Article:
What kind of response have you seen to the game's lack of handholding?
Every kind. “The game is too easy,” “The game is too hard,” “The game is full of hand holding,” “They took the lack of hand holding too far,” Rinse, repeat.

Luckily for us, for most people it’s just right. It was a risky game, because the no handholding is not just about the lack of tutorial. It’s also about discovering the truth behind the ending or about digging deep into the story layers. But people responded in a way that floored us. We got 91 percent “Recommended” rating on Steam, and that’s incredibly rewarding. Also, I can breathe again.

Did you guys ever consider allowing Paul to converse with the dead verbally or add any other kind of conversation system?
We considered an insane amount of things. Then you look at the team size, the timeline and the budget, and the list gets shorter very quickly.

This might be a tough question, but what do you consider the weakest parts of the game?
There are a couple of rough spots like the controversial mine section or the long walk at the end that happens to some people. None of these problems were unsolvable, but in order to even see them as problems we should have spent more time in playtests. The game that was released is almost purely the vanilla vision of the creators, without any outside review.

We couldn’t do much about it, though. We put all we had into the game, and we believed what we had was good, and it was high time to release, as all the juggernauts were already on the horizon. The lesson here is very simple: with the next game we want to make sure that there’s enough time between the beta and the release to eliminate the roughness of the design or the execution.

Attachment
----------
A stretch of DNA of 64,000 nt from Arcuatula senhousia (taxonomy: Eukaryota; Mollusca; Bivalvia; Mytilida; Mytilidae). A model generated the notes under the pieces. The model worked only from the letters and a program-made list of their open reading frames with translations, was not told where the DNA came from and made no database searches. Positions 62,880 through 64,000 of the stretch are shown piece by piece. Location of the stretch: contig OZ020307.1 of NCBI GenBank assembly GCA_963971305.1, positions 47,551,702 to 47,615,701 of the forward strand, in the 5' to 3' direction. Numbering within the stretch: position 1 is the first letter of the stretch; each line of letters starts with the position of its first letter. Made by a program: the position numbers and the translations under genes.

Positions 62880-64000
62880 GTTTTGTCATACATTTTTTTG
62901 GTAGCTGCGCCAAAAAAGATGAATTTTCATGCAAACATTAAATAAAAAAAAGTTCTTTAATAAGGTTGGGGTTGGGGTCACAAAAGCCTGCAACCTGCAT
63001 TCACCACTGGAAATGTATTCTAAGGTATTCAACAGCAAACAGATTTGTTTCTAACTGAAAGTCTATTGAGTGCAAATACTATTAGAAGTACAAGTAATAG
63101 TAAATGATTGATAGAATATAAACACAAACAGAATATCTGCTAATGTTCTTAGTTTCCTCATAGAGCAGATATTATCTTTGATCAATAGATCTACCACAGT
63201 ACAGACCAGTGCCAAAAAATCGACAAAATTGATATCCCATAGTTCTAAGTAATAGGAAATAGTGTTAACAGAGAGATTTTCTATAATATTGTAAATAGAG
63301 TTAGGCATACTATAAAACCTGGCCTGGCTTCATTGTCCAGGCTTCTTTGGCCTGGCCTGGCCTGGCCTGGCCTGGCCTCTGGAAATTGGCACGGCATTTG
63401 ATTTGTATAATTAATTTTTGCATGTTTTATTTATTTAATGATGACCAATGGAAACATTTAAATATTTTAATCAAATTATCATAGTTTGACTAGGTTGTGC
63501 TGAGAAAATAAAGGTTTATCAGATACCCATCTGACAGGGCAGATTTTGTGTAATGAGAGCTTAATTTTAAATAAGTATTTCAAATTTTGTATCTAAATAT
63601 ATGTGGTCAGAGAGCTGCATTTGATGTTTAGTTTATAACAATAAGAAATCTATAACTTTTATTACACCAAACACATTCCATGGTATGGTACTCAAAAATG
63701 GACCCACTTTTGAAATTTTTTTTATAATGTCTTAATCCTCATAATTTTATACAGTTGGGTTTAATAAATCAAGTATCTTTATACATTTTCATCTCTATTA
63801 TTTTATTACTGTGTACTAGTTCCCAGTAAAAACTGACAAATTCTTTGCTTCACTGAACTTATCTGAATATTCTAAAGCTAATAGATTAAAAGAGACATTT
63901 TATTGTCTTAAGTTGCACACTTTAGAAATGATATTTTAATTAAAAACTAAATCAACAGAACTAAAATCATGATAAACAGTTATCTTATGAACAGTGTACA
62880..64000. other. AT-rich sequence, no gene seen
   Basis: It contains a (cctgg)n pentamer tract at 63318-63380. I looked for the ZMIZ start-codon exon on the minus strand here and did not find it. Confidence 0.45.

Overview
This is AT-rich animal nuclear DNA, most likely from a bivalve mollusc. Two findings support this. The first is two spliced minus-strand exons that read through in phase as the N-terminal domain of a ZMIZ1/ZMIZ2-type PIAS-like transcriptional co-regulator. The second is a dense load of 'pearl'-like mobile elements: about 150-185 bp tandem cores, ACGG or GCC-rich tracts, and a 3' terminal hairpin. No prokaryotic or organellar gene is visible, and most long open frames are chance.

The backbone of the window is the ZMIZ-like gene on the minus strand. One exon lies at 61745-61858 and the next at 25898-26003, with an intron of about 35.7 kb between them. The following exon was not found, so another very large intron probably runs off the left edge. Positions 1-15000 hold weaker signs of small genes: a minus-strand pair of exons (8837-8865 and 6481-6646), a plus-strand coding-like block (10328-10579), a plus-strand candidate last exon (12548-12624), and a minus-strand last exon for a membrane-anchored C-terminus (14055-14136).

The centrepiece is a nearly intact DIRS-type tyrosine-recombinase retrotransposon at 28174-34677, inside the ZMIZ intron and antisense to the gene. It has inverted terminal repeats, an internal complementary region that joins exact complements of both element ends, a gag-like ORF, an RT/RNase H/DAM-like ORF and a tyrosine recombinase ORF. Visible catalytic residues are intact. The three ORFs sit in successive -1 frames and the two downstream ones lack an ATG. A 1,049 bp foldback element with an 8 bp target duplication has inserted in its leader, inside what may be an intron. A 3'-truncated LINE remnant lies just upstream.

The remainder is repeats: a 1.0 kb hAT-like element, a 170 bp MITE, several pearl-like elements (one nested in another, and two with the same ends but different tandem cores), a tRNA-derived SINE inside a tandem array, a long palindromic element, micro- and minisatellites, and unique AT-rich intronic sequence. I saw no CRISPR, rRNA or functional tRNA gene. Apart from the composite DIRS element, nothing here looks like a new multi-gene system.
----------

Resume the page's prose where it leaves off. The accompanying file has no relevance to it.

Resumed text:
Were there any problems or narrative nuts that you struggled to smooth out during the development process?
Oh, sure. The design of Ethan looks deceptively simple, but that’s a result of many months of work. The game went through many design iterations in order to look simple.

Let me give you an example. The hero is this hardboiled private detective, right? So we wanted to give him a lot of lines and have him comment on everything, but that clashed with the idea of the player’s freedom and the idea of the player using their own imagination to fill in the gaps. So we were gradually removing the lines until Paul had, like, fifty lines tops in the final game. So the outside perspective might be that we just wrote fifty lines for the hero, while the truth is we removed a couple hundred.

You spend most of the game alone, but near the end you encounter a few zombie-like monsters. This seems a little out of sync with the rest of the game. What was the philosophy behind adding this section?
This was our slight miscalculation. During the development I kept repeating that there were no jump scares in the game, because the jump scares are the lowest form of horror. And I think even YouTube screamers are tired of them. So we have added this character with exaggerated behavior (e.g. the sound he makes when he materializes) that is actually the opposite of a regular jump scare monster. Not only he does not kill you, he also tries to save your life, actually. And his own story is kind of tragic.

But what we missed was that the guy is truly creepy for a lot of people, and probably too close to the “real” jump scares than we wanted him to be.

I know that you've expressed wanting to get back to create another adventure game for such a long time, did this project get the itch out of your system or would you like to define The Astronauts by this style of game moving forward?
We are called The Astronauts because we like exploring places no one explored before. But we don’t have a long-term plan. Luckily, right now we’re focusing on the PS4 version of Ethan, so that should give us a good couple of months to figure out what’s next for us.

 

Looking for more great indie games? Check out our list of Ten Games You've Never Heard Of, But Should Keep Your Eye On.